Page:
Security researcher to IBM: 'Fix that 2013 Java bug'

And this time, do it right

A security researcher that pointed out serious Java Runtime Engine vulnerabilities to IBM in 2013 has accused Big Blue of not fixing the bugs properly.

The gist of this Full Disclosure post is that back in 2013, IBM closed off the proof-of-concept attack without considering all possible code paths to the vulnerability.

The message comes from Adam Gowdiak, who is credited with finding the flaw by IBM in this Security Bulletin.

Gowdiak's new work explains that CVE-2013-5456 enabled a Java sandbox bypass.

IBM's response at the time as to restrict access to classes from the com.ib.rmi.io package, which closed the scenario disclosed in November 2013.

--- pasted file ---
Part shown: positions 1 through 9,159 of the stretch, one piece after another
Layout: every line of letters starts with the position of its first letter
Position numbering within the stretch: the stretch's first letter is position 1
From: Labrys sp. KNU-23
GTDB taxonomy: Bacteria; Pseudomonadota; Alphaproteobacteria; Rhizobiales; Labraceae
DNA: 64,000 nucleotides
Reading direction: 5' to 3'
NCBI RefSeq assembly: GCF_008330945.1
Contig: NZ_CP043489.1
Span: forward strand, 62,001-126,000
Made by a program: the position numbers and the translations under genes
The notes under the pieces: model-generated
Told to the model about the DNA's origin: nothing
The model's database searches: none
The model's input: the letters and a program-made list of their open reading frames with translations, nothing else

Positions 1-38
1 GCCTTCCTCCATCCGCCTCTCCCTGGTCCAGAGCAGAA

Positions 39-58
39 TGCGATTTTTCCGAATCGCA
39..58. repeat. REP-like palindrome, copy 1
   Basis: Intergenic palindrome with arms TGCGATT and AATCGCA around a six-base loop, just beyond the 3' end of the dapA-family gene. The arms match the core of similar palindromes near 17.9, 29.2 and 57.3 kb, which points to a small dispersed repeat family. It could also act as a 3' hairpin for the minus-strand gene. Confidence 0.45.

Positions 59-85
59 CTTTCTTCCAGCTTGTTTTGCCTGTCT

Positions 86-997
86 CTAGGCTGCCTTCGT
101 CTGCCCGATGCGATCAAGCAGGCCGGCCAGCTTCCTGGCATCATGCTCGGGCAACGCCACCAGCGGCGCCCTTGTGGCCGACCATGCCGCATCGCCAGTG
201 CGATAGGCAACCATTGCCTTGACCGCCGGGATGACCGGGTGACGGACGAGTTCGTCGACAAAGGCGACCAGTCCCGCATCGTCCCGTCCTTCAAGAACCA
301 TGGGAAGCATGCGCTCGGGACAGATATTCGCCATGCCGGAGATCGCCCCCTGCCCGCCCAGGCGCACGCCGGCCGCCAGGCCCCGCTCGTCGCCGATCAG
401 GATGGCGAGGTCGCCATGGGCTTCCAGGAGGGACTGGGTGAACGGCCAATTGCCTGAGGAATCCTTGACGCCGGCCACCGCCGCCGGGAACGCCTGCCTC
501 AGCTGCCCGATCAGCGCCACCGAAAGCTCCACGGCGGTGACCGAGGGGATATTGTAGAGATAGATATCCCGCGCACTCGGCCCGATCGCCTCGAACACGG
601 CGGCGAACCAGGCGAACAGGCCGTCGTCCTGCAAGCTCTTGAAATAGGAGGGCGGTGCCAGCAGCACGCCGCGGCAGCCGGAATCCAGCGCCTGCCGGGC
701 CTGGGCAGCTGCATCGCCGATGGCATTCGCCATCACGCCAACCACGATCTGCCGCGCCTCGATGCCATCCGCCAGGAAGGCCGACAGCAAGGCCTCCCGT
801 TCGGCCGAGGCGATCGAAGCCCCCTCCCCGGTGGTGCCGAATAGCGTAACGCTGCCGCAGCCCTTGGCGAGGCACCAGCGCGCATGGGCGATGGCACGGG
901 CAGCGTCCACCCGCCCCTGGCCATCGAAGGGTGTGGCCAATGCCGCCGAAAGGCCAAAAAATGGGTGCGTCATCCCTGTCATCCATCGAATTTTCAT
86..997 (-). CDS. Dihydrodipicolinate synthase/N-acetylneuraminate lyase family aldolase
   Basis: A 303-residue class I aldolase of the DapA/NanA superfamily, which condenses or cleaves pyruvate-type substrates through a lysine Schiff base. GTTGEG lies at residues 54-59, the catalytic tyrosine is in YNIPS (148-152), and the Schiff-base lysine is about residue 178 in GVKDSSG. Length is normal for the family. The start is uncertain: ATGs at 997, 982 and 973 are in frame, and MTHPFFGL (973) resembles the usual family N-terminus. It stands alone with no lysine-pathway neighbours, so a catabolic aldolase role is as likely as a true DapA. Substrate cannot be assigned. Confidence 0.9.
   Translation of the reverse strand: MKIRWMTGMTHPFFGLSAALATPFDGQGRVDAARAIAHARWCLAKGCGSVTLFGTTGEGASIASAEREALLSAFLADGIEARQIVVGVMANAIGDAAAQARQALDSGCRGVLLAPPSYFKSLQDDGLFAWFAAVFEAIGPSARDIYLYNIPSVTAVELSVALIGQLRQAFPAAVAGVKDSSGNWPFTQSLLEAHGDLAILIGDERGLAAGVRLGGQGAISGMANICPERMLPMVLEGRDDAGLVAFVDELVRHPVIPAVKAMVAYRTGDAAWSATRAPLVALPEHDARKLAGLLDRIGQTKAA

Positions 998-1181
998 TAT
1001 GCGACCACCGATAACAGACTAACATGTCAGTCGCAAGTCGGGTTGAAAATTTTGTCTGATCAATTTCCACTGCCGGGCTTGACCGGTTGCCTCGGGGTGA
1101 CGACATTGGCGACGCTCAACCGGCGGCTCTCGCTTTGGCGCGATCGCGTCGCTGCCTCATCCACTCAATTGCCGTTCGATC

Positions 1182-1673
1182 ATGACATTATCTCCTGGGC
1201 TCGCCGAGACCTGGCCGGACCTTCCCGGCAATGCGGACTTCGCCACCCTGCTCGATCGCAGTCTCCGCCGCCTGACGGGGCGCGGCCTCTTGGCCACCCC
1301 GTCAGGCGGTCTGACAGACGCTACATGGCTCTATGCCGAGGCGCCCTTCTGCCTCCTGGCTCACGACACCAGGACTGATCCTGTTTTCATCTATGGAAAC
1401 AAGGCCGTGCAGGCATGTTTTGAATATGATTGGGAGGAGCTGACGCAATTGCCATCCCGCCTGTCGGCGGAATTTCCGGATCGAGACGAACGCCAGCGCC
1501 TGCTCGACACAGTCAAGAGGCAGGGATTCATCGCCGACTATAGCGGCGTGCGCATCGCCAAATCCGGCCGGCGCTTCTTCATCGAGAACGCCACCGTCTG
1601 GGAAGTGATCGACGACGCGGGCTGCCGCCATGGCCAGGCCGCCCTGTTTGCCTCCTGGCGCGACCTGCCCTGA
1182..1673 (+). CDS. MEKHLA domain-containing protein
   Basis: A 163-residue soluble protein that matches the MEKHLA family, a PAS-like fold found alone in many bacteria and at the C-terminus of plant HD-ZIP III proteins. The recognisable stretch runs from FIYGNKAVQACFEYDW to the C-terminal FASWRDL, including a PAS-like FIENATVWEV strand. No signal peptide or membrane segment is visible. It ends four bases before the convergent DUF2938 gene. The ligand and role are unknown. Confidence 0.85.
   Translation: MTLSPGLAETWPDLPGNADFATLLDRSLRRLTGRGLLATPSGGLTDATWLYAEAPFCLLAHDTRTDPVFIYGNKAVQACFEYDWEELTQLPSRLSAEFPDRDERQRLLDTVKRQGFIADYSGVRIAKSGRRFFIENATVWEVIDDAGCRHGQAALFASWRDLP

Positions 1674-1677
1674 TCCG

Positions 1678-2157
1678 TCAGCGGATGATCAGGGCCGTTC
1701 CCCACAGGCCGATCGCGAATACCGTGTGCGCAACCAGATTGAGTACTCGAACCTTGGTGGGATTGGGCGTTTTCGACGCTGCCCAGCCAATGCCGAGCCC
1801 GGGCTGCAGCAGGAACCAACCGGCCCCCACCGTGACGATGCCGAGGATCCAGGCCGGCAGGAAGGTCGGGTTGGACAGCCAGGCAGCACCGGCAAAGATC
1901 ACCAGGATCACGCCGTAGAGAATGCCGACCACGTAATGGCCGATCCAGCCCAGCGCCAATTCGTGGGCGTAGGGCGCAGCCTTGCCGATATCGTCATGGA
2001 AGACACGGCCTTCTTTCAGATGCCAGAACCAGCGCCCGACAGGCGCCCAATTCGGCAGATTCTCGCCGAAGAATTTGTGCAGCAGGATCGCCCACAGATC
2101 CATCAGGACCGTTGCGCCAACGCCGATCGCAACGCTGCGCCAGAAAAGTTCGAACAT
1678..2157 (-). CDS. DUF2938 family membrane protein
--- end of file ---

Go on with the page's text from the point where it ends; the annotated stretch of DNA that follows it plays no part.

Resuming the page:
What didn't happen, he claims, is a thorough fix: “There were no security checks introduced anywhere in the code. The patch primarily addressed the scenario illustrated by the Proof of Concept code. It didn't take into account all code paths that could be used to reach the vulnerable code sequence”, Gowdiak writes.

The new PoC has been tested in 32-bit Linux, on IBM's SDK, Java Technology Edition, Version 7.1 for Linux, build pxi3270_27sr3fp30-20160112_01(SR3 FP30); and IBM JSD JTE Version 8.0 for Linux, build pxi3280sr2fp10-20160108_01(SR2 FP10).

Over to you, Big Blue. ®




Biting the hand that feeds IT © 1998–2018